There is a scene in The Exorcist where the doctors are discussing what could be done with Regan, the 12-year-old girl, who is probably possessed by a demon. Her mother is also sitting there. They tell her that they could use electric shocks but they are not sure about the effects on a girl of that age, and they’d rather not do it. However there is one outside chance that they are contemplating.
‘Have you ever heard of Exorcism?,’ one of them asks her.
It’s an ancient ritual which has been pretty much discarded these days except the Catholic priests have kept it. It’s a kind of a thing where they use power of suggestion, they explain.
‘Are you telling me that I should take my daughter to a witch doctor?’ she says.
That, is the basis of horror for me. When are you scared? You are scared when what you depend upon lets you down. And when it happens where you least expect it to happen, it scares the living daylights out of you. This scene in The Exorcist happens in the hospital.
When I was making Bhoot (2003), I used to meet a psychiatrist called Sunil Shah. He had told me that sometimes, when he doesn’t feel that there is a cause for alarm about the symptoms of some of his patients, he prefers to send them to a tantrik. It’s eventually a psychological thing; if the patient believes that she has been possessed, the tantrik will cure her faster.
He had shared some of his experiences. He told me about a 19-year-old girl who had paranoid delusion. She claimed that there is a man following her all the time: in the bus, in the college in the classroom, standing outside the window, in the bedroom when she is sleeping. During his first session with her, when he was asking her questions, at one point, she stopped and looked behind him.
‘What is it?’ he asked her.
‘He is standing behind you,’ she said.
Dr Sunil said it had taken five seconds to turn and look and for those five seconds he was shit scared. He is a psychiatrist, he had already decided that she is suffering from paranoiac delusion, but he was scared of the conviction in her eyes.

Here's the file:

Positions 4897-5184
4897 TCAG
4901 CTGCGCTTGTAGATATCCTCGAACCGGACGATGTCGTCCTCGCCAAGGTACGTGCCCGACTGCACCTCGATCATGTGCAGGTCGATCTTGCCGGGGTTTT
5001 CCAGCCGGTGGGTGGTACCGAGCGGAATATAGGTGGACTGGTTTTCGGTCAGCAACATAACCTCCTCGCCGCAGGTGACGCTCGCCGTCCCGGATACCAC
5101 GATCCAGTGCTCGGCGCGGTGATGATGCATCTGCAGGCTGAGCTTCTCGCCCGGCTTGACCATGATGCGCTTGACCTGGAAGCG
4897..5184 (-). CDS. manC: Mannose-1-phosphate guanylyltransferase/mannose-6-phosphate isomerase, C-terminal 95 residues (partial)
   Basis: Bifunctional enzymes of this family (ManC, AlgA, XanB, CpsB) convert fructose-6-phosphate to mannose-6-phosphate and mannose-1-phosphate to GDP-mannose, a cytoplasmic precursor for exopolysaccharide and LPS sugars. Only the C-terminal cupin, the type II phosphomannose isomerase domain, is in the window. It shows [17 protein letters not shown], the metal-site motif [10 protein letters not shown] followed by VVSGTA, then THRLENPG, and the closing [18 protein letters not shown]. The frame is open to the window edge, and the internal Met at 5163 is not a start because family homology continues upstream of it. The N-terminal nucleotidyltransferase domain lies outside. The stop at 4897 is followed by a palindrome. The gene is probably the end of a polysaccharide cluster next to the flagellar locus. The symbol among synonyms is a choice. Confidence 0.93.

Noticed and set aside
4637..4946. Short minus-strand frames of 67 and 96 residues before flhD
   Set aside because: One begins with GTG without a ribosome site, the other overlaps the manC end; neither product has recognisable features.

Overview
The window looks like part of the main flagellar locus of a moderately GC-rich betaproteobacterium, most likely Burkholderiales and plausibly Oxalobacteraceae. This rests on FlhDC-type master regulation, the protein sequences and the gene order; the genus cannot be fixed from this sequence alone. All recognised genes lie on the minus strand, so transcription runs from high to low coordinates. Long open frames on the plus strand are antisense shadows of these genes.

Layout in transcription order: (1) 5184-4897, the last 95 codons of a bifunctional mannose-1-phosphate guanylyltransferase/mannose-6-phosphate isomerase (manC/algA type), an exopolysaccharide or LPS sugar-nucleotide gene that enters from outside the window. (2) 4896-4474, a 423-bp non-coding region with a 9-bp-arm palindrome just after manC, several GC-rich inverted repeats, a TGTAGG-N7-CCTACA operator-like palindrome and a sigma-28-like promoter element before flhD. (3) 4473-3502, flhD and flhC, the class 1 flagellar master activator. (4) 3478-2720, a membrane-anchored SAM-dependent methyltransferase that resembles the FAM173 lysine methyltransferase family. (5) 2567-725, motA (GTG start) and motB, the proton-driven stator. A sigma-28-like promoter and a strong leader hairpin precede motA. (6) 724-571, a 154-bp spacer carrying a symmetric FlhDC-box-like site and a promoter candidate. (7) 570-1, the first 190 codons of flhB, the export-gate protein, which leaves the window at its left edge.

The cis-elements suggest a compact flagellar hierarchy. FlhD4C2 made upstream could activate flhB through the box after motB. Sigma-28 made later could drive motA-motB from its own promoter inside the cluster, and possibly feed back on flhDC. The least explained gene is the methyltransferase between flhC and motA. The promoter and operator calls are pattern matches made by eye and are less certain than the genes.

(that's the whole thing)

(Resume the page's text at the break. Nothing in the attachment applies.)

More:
I have had three scary experiences in my life. Once I was traveling from Mumbai to Chennai. Shiamak Davar was on the flight. I had just met him once in Amitabh Bachchan’s house. I didn’t know him very well, but I recognised him. I said ‘Hi Shiamak’ and went and sat next to him. He was on the window seat, I took the aisle seat, and the plane was mid-air. After some time, he suddenly started looking like as if he is staring at someone standing and asked me if my father has died.
‘Yeah,’ I said.
‘He is here,’ he said.
Now how are you supposed to react to that? Shiamak Davar is a choreographer, and my father had died recently at the time, maybe a few months back or something.
‘Shiamak, I don’t believe in all this,’ I said.
He told me that my father was also an atheist, and he didn’t used to believe in these things either. But now he knows better. I was filled with fear, anger, I was disturbed. Because for one, I thought it was very wrong for an outsider to talk about my father’s death, and claiming his spirit is there, on the flight. And giving me information about how he was also an atheist was bizarre! I just walked out from there, and went back to my seat. Later, I told myself that maybe he took a chance. We are from the same industry, and maybe he had heard that RGV’s father has passed away. And what are the odds that my father is dead, and that he is an atheist?
The second incident happened about 15 years ago, when rumours of Ganpatis drinking milk were floating. I first heard it in office and I laughed it off. Then I went home and my nephew came running out and said ‘Uncle, Ganpati is drinking milk inside.’ I was scared, I didn’t want to see it, I have been an atheist ever since I was conscious. I went in. It didn’t drink; but nephew claimed it drank just before that. But what if it did? When I was crossing the door to see it, I couldn’t help thinking, ‘Will I see something that will completely destroy my belief systems so far?’
The third incident is when my distant cousin’s daughter’s 4-year-old son came to my house. My mother had told me that some ‘Kalki baba’ has blessed the kid with some kind of a power. The kid can’t read or write, he hadn’t even gone to school yet. But if you asked him any mathematical question he would write the answer. This was happening in my home, my living room and my mother, sister, aunt, cousin were all there. I asked him, just in humour, 338 multiplied by 587, or something. He was like any other kid; his mother said to him ‘Beta, uncle asked you something,’ gave him a notebook, a chocolate, handed him a pencil, and he wrote the answer, a triple digit multiple, in front of me. I was shit scared. Everybody else was fine because they thought it’s Kalki baba’s blessing, matter closed. A friend at the time said that it’s probably the mother manipulating the kid into writing the answers; because I don’t think even Shakuntala Devi can solve those problems.
But after all these years, I think it didn’t happen. It was just a dream of mine. And I am too scared to ask my mom if it really happened because if she says yes, I’ll be fucked. It suits me to believe it didn’t happen. If I take that as a real incident I’ll have to change a lot of my thinking. I’ll have to become, I don’t know, maybe a religious guy. That’s scary.
(As told to Sankhayan Ghosh)